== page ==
New research1 from Boots Pharmaceuticals reveals that for the 18 million Brits who suffer from hayfever - problematic pollen does not stop when the sun goes down. In fact, 64% of sufferers admit to suffering from 'insneezia' - a term that refers to the insomnia-esque impact of night time hayfever symptoms, caused by pollen falling at the end of the day as the air cools.

One million petals were released into the air

One million petals were released into the air

On a typical summer night, insneezia sufferers say that they miss out on 72 minutes of shut eye - which equates to being kept awake for a total of nearly five whole days across the months of June to August - with itchy eyes (47%) and a blocked nose (45%) being the main symptoms that blight being able to nod off. Additionally, 64% say it takes them longer to drop off as a result and an equal number (64%) find it harder to get back to sleep once they have been woken up.

Dr Peter Burt, Aerobiologist at the University of Greenwich explains: "Hayfever sufferers may find that their symptoms get worse during the evening. This is because pollen rises into the lower atmosphere throughout the day and begins to fall back to the ground as the temperature drops - exposing hayfever sufferers to a higher level of pollen in the evening compared to earlier on in the day. Higher pollen levels in the evening can also be because some flowers release pollen later in the day - meaning pollen levels increase with this burst and remain higher during the evening and overnight."

However, nocturnal nigglings don't just affect sufferers during the night. 62% report that insneezia impacts them the next day as well:

  • One in four report that they struggle the next day at work after a bad night's sleep
  • 22% say they are more argumentative with their loved ones
  • 16% decline social events because of their sleepless nights

It seems desperate Brits will go to all sorts of lengths to try and stop hayfever from hampering their slumber with one in five (22%) admitting to sleeping with tissues up their nose and 4% resorting to putting their heads in the freezer to try and relieve their symptoms.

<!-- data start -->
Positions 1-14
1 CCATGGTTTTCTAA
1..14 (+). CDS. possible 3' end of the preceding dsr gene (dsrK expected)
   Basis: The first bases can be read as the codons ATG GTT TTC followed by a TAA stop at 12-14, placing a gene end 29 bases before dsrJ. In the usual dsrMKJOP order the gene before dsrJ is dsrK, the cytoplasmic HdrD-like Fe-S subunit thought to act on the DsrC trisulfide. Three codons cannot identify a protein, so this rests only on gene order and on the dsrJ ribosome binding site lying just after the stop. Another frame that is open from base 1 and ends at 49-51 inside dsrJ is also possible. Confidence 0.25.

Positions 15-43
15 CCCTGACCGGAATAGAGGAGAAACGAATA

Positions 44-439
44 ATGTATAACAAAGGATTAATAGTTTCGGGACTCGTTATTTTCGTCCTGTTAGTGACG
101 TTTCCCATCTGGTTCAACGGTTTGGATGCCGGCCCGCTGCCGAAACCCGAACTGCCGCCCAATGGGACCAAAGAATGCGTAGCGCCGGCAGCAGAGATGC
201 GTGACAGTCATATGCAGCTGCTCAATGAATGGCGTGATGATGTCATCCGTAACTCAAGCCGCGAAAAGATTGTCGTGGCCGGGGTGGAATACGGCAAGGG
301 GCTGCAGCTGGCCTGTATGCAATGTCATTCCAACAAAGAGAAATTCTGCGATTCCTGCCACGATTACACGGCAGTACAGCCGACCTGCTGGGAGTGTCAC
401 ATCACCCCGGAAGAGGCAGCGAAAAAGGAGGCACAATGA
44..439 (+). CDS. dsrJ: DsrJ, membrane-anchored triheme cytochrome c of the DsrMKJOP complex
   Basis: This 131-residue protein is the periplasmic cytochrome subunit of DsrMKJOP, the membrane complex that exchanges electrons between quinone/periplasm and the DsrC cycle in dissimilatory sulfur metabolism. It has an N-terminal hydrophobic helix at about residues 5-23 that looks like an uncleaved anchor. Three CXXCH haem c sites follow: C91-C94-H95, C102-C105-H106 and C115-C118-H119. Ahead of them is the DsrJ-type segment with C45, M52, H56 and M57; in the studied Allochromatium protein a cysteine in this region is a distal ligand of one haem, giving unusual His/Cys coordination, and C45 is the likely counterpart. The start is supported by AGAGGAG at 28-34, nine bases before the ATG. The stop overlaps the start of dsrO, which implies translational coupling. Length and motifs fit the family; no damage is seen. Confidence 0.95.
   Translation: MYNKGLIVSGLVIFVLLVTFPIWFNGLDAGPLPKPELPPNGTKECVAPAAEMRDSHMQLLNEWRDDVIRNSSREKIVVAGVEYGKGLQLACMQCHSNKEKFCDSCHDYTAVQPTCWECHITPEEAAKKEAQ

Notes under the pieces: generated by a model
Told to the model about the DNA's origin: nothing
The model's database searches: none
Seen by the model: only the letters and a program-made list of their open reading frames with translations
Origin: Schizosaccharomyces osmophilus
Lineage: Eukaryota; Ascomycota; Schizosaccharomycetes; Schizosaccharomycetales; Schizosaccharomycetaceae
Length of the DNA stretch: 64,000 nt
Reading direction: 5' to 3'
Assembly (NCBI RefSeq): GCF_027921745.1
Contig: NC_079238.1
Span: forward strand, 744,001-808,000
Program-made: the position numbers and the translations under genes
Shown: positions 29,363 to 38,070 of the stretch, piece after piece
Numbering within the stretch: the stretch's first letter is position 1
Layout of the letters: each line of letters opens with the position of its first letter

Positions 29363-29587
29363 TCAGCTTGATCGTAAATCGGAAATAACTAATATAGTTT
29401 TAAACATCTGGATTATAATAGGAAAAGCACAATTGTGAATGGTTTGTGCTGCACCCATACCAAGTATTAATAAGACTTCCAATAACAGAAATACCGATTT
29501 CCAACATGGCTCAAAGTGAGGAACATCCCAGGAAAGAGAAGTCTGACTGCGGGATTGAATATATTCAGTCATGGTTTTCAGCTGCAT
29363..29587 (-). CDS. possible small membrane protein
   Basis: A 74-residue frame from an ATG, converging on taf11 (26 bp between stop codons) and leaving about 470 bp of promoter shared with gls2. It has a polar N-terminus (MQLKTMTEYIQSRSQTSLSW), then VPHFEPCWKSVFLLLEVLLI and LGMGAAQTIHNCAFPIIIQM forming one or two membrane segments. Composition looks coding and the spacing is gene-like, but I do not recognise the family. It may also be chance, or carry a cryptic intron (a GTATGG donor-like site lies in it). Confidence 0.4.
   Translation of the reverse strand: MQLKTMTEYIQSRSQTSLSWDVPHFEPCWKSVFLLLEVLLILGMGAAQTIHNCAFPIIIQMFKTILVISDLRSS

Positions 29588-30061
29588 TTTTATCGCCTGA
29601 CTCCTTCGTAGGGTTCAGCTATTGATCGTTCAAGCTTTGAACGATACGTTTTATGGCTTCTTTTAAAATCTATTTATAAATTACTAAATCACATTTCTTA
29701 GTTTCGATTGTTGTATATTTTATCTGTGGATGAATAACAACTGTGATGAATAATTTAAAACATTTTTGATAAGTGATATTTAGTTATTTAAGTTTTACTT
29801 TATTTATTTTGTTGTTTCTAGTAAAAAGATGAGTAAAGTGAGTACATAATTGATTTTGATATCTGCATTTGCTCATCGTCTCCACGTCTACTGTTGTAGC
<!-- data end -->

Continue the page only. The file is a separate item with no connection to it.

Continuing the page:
Angela Chalmers Boots UK Pharmacist comments: "Falling pollen at night doesn't have to get in the way of a good night's sleep if you take steps to keep your hayfever symptoms in check before your head hits the pillow. Most one-a-day anti-histamines are usually a 24 hour dose, so taking your daily dose at least 3 hours before you go to bed may help reduce symptoms throughout the night. Additionally, consider using a barrier nasal spray before bed, which can be more effective at treating more severe hayfever symptoms, as they create protective lining in the nasal passage reducing the inhalation of the allergens that are responsible for hayfever."

A further 44% of sufferers said they spend longer getting ready for bed in the summer in an effort to keep their summer sneezes at bay, with 32% showering before bed most nights and 54% sleeping with the windows closed to try and keep pesky pollen out of the bedroom.

Five hacks that only hayfever sufferers know…

  1. Wearing sunglasses after sun down… not because you think you're a celeb, but because you're protecting your eyes from pesky pollen
  2. Covering that summer BBQ in chilli and Tabasco sauce isn't just to spice things up... it's a discreet way to help unblock your nose
  3. Hanging laundry inside - even when the sun is shining… that's because you don't want pollen infused bedding
  4. The smell of freshly cut grass isn't how you know it's time to retire your winter wardrobe… glistening petroleum jelly under your nose to keep pollen away is your marker that summer is here
  5. Wearing waterproof mascara with no pool in sight… a guaranteed way to avoid panda eyes when your eyes start streaming.

Knowledge of how to battle hayfever is the best armour for getting you through the warmer months. The right treatment and protection can make all the difference between a sneezy and a breezy summer for hayfever sufferers.

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